Closeup of front side of cars parking outdoor parking lot.

Some Fairfax County residents will see an increase in their car tax bills, with the pandemic being cited as the reason for the rise.

Fairfax County announced via their website that about 12 percent of county residents will see a significant increase in their car tax bills when compared to last year. According to county tax officials, the average increase for those residents who will experience the increase will be $25 for cars valued at $20,000 or less. 

The reason cited for this rise in the car tax bills was attributed to the low supply and high demand for used and new cars pushing prices to record levels. According to the release, automakers were hit with a global shortage of computer chips due to the pandemic which hampered the ability of those automakers to build new cars. In response, many car buyers turned to purchasing used vehicles which because of their scarceness drove the prices higher. 

Fairfax County also attributed low interest rates and stimulus payments helping with car purchases and fueling the climbing price tags for used vehicles. This is counter to the norm where the value of used vehicles decreases every year that the vehicle ages.

Many automakers such as General Motors, Fiat Chrysler, and Volkswagen were forced to either cut staff or completely shut down their auto plants due to the dangers brought on by the coronavirus pandemic. Sales in March and April 2020 fell by more than one-third as much of the country went into lockdown, according to a March 2020 article from NBC News.

In that same article, American multinational investment bank Stanley Morgan anticipated that U.S. demand for cars would drop to 15.5 million from 17.1 million vehicles sold in 2019. 

Automakers were on track to surpass Stanley Morgan’s assessment but have run into the problem of lacking the necessary supply of microchips which are essential components for the electronic systems in modern cars. The production of microchips had been scaled back during the pandemic in favor of other consumer electronics which those stuck at home through the pandemic were more likely to purchase while stuck at home.

However, once restrictions were lifted and the plants were able to resume production the impact from the lack of microchips has put some companies in a very precarious position. In an August 2020 article on the website Techxplore, Jaguar Land Rover warned that the lack of microchips could cut it’s third-quarter output by half. Volkswagen also commented that they could also see a drop in production during the third-quarter by roughly 450,000 vehicles.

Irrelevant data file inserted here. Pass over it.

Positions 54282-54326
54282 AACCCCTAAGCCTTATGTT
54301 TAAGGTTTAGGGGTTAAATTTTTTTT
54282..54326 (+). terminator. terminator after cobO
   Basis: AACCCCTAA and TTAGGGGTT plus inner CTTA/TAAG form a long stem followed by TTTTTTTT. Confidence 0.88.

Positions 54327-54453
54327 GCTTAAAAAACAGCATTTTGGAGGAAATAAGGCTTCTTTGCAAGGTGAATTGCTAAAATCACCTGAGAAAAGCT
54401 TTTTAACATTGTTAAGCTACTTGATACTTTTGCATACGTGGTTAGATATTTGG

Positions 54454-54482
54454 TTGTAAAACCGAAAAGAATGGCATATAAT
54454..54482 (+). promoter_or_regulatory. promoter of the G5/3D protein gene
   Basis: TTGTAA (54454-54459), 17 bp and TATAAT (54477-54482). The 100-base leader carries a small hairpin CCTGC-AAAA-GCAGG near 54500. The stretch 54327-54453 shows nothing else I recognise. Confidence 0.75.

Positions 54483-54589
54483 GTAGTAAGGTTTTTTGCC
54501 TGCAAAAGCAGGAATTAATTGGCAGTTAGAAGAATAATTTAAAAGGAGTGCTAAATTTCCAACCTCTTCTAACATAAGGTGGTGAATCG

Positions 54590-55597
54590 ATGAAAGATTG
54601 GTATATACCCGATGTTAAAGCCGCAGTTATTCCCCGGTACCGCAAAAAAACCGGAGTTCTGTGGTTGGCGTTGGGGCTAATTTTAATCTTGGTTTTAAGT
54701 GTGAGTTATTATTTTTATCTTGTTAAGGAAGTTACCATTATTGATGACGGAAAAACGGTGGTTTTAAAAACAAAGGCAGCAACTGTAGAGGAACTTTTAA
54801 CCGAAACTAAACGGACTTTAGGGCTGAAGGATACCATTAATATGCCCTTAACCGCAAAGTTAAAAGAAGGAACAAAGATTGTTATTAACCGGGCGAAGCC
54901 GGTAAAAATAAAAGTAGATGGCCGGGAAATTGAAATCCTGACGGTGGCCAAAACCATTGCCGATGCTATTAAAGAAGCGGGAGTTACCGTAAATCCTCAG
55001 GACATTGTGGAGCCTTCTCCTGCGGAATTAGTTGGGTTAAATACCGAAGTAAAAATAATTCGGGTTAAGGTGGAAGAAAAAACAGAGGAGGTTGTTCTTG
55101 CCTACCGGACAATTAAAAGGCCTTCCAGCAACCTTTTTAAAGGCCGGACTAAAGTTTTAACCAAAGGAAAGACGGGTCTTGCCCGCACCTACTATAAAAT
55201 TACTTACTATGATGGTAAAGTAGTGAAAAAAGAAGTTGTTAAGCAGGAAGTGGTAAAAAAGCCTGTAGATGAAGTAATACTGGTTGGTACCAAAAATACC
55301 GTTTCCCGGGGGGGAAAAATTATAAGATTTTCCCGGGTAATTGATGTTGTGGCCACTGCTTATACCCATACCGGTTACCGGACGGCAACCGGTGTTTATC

This year will also see the penalties for late personal property taxes and real estate tax payments return to normal rates after they had been reduced by the County Board of Supervisors last year. The board has cut the penalty in half from 10 percent to 5 percent for late payment on those taxes as well as eliminating the additional 15 percent penalty for car taxes that are more than 30 days overdue. The Board passed these measures as a temporary reprieve and noted that they would return the following year when they announced the change back in 2020.

Fairfax County bases car taxes on a vehicle’s value listed in guides such as J.D. Power’s Used Car Guide or The National Automobile Dealers Association Used Car Guide. The fair market value of a used car is determined by the “Clean Trade-In Value” listed as of January 1 of the tax year. The current tax rate of motor vehicles in Fairfax County is $4.57 per $100 of assessed value. According to a video posted by the county on YouTube the tax amount can be determined by dividing the value of the vehicle by $100 and multiplying it by the tax rate. However, car owners can file an appeal on the taxes if they believe that their vehicle has been over-assessed based on body damage, rusting, or mileage on the car.

Fairfax County has been notifying taxpayers of this change and since personal property tax bills are currently being mailed out and are due by October 5. Those who would dispute the assessment of their vehicle would still have to pay on time.

Fairfax County has offered online bill pay as well as physical drop-offs in red boxes at the Government Center and select library branches which the county plans to announce September 15. For more information contact the Fairfax County Department of Tax Administration on their website or call 703-222-8234 TTY 711.

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